How do you see technology impacting on our lives?

    Personalised Medicine- be it applied in diagnostics or therapeutics has the potential to revolutionise our healthcare and our personal access to medicine. It’s a really exciting era to live in. I look forward to the days ahead for my kids, when feeling unwell, to pin prick their fingers at home, place a droplet of their blood into a home test kit or even on their smartphone to show them which virus or bacteria they have and which medicine it is sensitive to. “Science beyond limits.”

    Who inspired you to work in this field?

    All those who have gone before me- men and women alike. So many things we take for granted such as our ability to treat infections with antibiotics, infections which not so long ago would have killed us, creation of organs from stem cells and sequencing our DNA to identify one single mistake within 3 billion letters of DNA to identify the cause of a genetic disease. All those great scientists and innovators inspire me daily.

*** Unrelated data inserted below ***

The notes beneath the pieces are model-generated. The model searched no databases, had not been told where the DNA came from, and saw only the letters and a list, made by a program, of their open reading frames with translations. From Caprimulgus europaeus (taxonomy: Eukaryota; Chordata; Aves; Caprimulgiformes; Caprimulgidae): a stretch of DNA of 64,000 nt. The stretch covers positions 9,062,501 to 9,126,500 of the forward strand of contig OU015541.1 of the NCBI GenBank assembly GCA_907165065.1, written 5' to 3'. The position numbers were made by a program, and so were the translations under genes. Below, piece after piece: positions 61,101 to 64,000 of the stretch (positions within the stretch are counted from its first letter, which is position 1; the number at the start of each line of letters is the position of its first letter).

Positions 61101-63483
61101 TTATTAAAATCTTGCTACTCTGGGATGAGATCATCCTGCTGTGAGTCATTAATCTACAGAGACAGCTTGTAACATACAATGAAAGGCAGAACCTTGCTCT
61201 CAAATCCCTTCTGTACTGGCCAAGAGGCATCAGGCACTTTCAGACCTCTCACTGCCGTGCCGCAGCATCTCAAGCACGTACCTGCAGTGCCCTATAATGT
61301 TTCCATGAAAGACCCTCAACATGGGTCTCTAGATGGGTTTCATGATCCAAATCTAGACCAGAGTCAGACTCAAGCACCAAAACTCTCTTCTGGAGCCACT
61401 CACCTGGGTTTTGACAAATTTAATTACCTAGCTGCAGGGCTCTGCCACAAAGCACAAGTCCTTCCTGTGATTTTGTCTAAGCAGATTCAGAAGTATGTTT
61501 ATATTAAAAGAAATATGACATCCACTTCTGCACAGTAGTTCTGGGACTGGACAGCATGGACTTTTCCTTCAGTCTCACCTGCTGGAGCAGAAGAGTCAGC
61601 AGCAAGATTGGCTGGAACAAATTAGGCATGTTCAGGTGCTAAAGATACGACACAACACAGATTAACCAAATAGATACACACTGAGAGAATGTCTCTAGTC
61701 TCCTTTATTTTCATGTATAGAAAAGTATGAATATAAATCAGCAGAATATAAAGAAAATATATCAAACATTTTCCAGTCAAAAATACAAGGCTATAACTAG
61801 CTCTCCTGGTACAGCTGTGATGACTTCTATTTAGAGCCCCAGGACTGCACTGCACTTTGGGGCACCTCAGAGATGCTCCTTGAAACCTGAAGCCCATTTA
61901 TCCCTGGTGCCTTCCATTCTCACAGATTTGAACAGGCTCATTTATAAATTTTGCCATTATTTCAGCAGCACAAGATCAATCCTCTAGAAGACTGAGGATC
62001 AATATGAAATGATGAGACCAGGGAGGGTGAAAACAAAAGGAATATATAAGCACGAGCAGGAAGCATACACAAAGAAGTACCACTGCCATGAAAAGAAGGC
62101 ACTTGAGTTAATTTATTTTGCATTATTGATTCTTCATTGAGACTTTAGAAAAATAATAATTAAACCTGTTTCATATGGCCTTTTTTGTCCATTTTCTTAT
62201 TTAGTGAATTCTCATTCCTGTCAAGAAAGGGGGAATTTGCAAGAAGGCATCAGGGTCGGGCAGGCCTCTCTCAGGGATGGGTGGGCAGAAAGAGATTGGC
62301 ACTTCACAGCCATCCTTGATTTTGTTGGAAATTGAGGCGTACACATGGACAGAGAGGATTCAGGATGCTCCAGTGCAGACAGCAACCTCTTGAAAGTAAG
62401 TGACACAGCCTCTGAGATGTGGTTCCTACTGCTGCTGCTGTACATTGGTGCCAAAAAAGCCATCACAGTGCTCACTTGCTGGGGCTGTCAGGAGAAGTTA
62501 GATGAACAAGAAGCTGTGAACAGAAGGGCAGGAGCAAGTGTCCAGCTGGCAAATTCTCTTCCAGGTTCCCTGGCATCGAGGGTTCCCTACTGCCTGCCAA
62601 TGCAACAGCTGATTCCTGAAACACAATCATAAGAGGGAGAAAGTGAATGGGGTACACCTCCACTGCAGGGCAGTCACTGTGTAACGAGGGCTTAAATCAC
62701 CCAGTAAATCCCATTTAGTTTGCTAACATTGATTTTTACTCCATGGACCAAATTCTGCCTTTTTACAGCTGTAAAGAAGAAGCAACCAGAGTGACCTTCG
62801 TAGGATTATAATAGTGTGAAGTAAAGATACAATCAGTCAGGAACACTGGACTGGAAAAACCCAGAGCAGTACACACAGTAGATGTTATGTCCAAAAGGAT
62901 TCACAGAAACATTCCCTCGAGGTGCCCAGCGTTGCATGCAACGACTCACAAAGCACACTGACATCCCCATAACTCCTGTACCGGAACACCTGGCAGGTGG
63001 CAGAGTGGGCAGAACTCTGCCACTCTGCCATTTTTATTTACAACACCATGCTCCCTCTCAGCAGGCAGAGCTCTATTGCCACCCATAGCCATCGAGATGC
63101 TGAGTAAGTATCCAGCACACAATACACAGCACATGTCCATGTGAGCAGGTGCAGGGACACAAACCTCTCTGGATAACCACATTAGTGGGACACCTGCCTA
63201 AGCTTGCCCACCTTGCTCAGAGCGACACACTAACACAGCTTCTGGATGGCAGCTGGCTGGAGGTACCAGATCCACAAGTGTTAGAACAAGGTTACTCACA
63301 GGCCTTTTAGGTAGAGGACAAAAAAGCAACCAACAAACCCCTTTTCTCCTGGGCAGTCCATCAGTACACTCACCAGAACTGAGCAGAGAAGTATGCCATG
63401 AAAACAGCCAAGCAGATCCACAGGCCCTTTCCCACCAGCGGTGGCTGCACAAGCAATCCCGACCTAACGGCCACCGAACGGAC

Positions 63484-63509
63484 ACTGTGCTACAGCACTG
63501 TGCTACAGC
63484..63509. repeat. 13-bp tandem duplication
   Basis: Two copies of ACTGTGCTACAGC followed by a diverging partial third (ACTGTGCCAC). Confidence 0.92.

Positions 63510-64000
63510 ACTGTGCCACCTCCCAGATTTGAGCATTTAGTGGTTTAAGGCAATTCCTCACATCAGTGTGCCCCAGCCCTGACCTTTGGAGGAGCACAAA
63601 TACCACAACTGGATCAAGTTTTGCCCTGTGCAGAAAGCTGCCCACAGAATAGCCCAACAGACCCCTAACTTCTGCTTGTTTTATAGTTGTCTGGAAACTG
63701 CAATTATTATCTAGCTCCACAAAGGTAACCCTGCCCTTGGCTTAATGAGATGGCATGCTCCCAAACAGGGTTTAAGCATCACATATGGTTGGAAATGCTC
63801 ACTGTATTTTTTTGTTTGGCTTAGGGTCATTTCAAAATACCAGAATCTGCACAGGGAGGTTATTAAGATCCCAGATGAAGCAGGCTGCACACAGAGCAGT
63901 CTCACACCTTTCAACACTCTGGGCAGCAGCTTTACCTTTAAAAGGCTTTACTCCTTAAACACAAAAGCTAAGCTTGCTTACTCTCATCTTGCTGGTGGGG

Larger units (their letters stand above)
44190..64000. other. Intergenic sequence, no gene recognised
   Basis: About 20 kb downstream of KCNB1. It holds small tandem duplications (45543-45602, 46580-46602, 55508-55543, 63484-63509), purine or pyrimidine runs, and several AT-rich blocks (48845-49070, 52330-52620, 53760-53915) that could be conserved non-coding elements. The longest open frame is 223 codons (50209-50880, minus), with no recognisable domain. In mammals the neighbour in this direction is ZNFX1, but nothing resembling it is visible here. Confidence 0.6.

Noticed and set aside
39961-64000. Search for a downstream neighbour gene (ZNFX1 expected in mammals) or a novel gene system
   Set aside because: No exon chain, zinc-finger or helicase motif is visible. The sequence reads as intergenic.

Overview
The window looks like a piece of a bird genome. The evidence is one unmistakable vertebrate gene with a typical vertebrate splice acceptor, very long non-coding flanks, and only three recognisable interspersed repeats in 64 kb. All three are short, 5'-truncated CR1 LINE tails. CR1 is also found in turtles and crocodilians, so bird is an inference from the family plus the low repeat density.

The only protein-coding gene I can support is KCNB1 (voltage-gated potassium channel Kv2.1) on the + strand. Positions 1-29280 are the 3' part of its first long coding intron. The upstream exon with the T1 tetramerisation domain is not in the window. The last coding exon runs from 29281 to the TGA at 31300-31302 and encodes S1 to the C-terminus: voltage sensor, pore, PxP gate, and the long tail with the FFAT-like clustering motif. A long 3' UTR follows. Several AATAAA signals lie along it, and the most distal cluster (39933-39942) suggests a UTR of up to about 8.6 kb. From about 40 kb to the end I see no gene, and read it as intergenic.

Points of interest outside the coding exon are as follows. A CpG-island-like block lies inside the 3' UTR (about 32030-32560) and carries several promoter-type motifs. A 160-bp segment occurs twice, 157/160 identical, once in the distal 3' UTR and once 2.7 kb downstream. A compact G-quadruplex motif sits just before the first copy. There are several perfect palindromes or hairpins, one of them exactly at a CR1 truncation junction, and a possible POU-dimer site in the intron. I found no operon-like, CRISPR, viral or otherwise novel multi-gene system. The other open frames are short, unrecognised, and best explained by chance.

What do you consider to be the most important tech innovation or development in recent years?

    Technology moves extremely fast- a new innovation is produced nearly every day somewhere in the world. Overall many high tech innovations have transformed our lives and made many new businesses and achievements possible. 

    The most important ones?- that depends on who you ask but for me these would include-AI-based deep learning, the Cloud, fast and inexpensive sequencing the human genome and of course I have to say CRISPR genome editing.

    Our ability to look deep inside the very building blocks of us as humans, read their DNA sequence and pick out the errors that cause genetic disease and then rewrite their code to correct genetic errors is truly amazing- we are living in an era of massive potential for changes in how we will treat human disease.

    What tech gadget could you not live without?

    Well I would not want to live without my fast car! But ultimately I would not have a clue where to go or when to be there without my iPhone. Embarrassingly, I regularly arrive at the airport at 6am and must look at my phone to get my connecting flight destination, where I am to stay, who I am to meet and what I am to achieve! A reflection of the speed of the life we live now.